In India nearly 40% girls remain out of school in the age-group of 15-18 years. The COVID-19 pandemic has only heightened the existing patterns, disproportionately impacting girls more than boys and according to estimates, nearly 10 million secondary school girls in India could drop out of school due to the pandemic, putting them at risk of early marriage, early pregnancy, poverty, trafficking and violence.
To address the underlying barriers to Girls’ education, Right to Education Forum virtually released a Policy Brief on 22nd January on the occasion of International Day of Education and National Girl Child Day.The policy brief recommends the following measures to ensure girls’ complete their school education:
- Right to Education: the need for a continuum:
- Save & Secure Environment
- Ensure Quality & Equity
- Empowerment and Life skills
- Governance and Financing for equitable and inclusive girls’ education
The policy brief was virtually launched in presence of 300 participants. A key note address was given by Dr. Shantha Sinha, former Chairperson, NCPCR and Ramon Magsaysay Awardee, who highlighted the importance of educating girls by mentioning how schools can become “instruments of social change.” “There is a link between school and democracy: we have to ask ourselves are schools inclusive, and how can they be made more inclusive? The tasks boys are made to do in school are clean blackboard, girls are made to sweep. Boys play volley-ball, girls play kho-kho. These small discriminatory practices exist everywhere, and girls accept these without questioning. Issues of sexual exploration, sexual harassment, also compound the issues for girls. These are not benign factors, they are political issues, and they are grounded in ethics of equality and justice….
Girls education needs to be incentivised. There needs to be strengthening of school systems, and safety mechanism. So that they become hubs for democracy, equality, justice.”
Dr Ambarish Rai, National Convener RTE Forum, introduced the proceedings by highlighting how corporatisation and privatisation exacerbate inequalities in the education sector. “The more education is privatised, the less public education, the more difficult it becomes for the thousands of poor and children in our country to access education. The pandemic is only threatening to make things worse, by pushing several thousand children, especially girls, out of education. Estimates suggest it could be 20-30% children. On the occasion of International Education Day and National Girl Child Day (24 January) we want to reiterate our commitment to this issue. Common school system becomes very important, one which addresses issues of migrants, Dalits, backward groups, girls when the return to school is being planned. These cannot be left with private sector, because in private sector, the levels of inequality and discrimination are always high. It must be taken up by the government. This also means that we need more of what we wanted during non-pandemic times. We have requested the Finance Minister to not put Education in the ‘C’ category in the budget. That would be severe injustice to the several crore children on the brink of losing their chance of getting an education. of this country. To that end we are also running a petition.”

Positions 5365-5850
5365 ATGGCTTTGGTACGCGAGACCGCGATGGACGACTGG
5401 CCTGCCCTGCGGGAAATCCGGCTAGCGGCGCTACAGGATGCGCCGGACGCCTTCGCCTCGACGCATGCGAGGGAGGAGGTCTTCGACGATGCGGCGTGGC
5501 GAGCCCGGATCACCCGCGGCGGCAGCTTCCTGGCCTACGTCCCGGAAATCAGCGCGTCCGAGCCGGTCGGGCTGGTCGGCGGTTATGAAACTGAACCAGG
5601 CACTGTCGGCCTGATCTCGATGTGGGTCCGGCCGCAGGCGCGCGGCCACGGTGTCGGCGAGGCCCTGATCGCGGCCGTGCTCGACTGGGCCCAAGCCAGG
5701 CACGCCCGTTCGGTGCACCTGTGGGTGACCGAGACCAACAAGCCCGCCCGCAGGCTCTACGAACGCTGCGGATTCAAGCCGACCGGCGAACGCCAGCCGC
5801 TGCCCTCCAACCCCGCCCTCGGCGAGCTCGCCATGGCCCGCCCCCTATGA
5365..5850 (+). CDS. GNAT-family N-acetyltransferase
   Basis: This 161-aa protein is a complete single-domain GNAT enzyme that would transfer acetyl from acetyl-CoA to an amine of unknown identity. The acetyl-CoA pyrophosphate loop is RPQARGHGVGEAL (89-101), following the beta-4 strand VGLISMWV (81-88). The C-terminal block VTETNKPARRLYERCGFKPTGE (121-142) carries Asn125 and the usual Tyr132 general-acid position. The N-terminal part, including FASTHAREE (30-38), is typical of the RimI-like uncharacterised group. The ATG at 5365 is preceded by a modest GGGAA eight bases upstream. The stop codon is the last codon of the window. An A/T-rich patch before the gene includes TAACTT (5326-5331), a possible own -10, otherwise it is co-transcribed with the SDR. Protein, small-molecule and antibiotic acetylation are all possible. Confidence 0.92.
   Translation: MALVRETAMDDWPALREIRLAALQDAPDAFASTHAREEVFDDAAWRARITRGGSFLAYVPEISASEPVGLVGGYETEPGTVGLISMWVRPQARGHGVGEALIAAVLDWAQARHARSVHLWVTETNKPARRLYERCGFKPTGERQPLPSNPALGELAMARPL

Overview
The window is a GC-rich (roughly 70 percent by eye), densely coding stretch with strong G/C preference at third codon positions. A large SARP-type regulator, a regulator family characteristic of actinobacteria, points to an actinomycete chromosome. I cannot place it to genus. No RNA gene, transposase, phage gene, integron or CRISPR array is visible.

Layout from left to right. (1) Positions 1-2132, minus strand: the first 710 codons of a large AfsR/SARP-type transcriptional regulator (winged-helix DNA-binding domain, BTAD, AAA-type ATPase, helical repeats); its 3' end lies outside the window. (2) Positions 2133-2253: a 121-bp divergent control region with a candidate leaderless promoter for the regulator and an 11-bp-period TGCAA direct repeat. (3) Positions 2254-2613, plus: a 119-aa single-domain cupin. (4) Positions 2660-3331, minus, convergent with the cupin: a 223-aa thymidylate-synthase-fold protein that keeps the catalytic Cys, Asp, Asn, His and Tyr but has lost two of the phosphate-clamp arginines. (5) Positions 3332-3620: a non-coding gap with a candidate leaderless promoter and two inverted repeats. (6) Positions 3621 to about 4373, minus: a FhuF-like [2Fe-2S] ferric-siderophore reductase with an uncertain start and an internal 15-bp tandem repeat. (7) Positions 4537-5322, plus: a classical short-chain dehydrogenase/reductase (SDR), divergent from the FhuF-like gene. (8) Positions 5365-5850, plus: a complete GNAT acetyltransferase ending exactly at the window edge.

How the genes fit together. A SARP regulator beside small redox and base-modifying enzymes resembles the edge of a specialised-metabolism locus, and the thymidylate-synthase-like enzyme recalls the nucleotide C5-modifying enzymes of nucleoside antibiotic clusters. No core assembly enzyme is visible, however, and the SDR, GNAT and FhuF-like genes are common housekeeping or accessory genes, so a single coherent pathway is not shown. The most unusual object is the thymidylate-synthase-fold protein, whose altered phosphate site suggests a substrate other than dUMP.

This was followed by a panel discussion having representation from the State Commissions for Protection of Child Rights of Delhi, Bihar, Uttar Pradesh and West Bengal. Jaya Singh, member of Uttar Pradesh SCPCR highlighted that along with empowering girls, one should also work with boys and parents to ensure girls can exercise their rights and the role of an empowered SMC groups for taking action.
The second panel discussion had renowned experts on education who discussed and deliberated on the key issues of Girls’ Education. Dr. Sukanya Bose from NIPFP said, “Girls are more dependent on public education and hence reduced resources will disproportionately affect their education.”Shri Ajay Kumar Singh, Joint Director, SSA-SCERT Lucknow, Uttar Pradesh, meanwhile, reiterated the need to train teachers to ensure they promote gender equality within classroom.
Nidhi Bansal, CARE India. said. “When speaking of education, it is important to take a systems approach. We cannot address issues in isolation, such as girls, teachers, capacities, attitudes, community, parents. The solution has to be a whole systems approach, with the girl child at the centre of the solution. Any solution starts by building girls’ agency, which helps them become confident, identify inequalities, give them confidence to deal with these within the spaces of school, home and community.”
The policy brief has been prepared through a consultative process and is based on research-based evidence, field experiences by practitioners and real-life experiences of girls and parents around the current status and challenges of girls’ education and gives a concrete recommendation to prioritise and ensure the education of girls in a safe and secure environment.